More specific examples are given of how people are doing this today throughout the world.
Chapter 7: Mobilise Bows
Covered the Bible story about a wealthy man giving his three servants care of his finances whilst he went on his trip and how they either did or didn’t make a profit whilst he was away. Talked about thousands of children around the world gathered from hopeless, purposeless lives and being shaped into arrows. The author then explains that the bows to fire these arrows are the resources, specifically the finances, that make it possible to be able to shape the arrows and fire them. The author goes on to explain that even one lot of $30 per month for supporting one child, can make a huge difference. It is up to us to give what little we have and let God use it mightily.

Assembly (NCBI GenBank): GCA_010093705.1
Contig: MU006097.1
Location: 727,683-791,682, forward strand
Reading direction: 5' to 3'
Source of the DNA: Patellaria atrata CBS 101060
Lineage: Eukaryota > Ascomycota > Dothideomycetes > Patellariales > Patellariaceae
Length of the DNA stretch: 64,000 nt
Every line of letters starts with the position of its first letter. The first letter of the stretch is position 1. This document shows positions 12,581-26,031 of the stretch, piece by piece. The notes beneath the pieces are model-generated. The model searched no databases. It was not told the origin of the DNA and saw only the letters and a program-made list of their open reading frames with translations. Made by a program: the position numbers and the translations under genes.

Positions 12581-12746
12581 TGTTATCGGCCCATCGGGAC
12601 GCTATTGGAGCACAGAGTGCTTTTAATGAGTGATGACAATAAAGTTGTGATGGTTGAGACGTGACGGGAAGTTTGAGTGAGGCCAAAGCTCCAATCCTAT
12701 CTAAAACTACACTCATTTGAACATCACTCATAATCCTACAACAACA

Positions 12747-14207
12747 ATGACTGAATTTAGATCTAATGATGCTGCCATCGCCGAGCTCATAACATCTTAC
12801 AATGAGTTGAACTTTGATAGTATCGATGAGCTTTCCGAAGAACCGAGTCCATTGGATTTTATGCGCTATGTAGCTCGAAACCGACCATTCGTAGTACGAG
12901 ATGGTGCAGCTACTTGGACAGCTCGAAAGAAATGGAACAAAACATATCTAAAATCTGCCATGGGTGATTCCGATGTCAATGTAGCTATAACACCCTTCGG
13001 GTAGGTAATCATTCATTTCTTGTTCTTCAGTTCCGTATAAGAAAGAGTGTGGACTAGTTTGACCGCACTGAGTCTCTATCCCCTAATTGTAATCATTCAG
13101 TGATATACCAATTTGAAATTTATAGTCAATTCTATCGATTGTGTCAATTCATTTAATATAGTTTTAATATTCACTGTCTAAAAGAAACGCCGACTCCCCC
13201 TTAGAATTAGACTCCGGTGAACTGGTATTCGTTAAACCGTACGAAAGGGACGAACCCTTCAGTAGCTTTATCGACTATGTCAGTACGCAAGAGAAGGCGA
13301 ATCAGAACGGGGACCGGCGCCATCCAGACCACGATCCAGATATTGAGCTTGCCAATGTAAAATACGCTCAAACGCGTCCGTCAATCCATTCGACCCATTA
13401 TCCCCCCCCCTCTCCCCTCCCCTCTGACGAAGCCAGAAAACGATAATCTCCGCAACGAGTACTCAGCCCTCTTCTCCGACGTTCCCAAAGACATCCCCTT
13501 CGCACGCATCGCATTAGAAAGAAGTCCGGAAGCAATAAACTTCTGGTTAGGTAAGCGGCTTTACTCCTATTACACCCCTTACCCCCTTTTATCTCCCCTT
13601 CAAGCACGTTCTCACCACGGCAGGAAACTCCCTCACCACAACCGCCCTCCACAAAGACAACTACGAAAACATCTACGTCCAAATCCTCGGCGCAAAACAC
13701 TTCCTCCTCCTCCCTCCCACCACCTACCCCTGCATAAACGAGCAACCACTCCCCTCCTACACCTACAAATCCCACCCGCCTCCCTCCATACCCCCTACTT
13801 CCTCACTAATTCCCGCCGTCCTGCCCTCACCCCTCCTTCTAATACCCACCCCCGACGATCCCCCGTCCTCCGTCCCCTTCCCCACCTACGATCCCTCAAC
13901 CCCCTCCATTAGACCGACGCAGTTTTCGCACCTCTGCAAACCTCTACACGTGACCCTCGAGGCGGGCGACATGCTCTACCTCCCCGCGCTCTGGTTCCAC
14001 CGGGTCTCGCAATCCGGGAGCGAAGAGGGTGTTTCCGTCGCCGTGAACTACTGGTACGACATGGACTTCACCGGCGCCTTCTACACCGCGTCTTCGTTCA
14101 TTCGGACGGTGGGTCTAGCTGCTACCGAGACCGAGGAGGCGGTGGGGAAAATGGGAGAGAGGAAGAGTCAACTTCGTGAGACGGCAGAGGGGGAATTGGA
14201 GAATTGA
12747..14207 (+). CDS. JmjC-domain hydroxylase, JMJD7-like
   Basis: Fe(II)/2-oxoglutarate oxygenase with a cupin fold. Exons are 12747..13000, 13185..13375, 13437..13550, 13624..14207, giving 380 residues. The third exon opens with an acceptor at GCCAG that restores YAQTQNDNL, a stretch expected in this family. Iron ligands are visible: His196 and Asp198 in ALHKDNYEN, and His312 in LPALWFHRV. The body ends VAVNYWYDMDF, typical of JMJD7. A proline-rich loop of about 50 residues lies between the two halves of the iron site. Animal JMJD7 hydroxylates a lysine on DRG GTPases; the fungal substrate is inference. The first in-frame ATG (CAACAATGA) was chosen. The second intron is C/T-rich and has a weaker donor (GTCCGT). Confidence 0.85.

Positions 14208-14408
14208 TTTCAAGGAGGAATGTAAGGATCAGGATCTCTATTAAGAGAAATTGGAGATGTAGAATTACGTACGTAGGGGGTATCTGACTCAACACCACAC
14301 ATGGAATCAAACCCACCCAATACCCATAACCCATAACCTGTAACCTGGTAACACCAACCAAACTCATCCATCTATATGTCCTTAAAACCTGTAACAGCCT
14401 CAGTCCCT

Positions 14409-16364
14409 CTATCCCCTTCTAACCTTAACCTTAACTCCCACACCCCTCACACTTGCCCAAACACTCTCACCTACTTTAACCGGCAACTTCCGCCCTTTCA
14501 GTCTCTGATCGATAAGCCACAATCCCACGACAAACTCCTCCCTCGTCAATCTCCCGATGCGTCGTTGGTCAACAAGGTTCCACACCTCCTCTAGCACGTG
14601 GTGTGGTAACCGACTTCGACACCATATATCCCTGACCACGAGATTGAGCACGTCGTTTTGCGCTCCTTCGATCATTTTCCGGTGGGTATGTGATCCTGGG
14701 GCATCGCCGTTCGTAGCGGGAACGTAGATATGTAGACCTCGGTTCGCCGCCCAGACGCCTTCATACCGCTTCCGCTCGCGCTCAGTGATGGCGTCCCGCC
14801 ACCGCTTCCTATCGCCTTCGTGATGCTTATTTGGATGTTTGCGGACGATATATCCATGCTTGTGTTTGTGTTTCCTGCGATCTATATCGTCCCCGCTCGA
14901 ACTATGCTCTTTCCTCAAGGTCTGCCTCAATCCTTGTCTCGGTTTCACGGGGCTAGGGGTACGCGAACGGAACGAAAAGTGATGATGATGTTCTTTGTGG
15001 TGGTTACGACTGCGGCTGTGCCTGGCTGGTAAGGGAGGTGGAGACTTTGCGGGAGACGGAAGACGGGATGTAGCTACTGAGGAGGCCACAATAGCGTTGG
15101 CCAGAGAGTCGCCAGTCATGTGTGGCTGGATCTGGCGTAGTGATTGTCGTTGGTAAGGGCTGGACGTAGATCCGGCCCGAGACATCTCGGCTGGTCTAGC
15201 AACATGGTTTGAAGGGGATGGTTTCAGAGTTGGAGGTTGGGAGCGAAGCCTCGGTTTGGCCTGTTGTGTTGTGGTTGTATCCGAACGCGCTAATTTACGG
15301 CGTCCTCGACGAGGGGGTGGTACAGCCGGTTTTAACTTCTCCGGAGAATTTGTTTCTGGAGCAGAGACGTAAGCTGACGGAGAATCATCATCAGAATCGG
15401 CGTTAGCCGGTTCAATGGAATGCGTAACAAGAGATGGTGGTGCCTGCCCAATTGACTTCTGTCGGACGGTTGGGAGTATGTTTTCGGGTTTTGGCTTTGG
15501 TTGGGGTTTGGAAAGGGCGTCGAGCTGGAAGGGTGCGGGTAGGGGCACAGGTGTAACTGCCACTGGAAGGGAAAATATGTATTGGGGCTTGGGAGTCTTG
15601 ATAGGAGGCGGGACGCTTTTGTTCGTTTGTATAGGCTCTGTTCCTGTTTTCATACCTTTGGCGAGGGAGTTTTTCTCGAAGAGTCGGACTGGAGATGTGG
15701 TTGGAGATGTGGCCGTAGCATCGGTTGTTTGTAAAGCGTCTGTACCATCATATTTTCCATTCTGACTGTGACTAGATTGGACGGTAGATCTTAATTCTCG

The author encourages you to look at where your finances can make the most amount of difference. Do your homework first and look at how the money is being used. She also encourages you to give to an orphanage or ministry overall than to a specific child and let the ministry work out how to use it most effectively. The author encourages you to pray and seek God for where best for you to invest your money in the Kingdom, but also to look at your passions. Does your heart burn more for educating a child or for rescuing children from being sex-trafficked? Put you money where your heart is. Will you make a difference?
Chapter 8: Count the Cost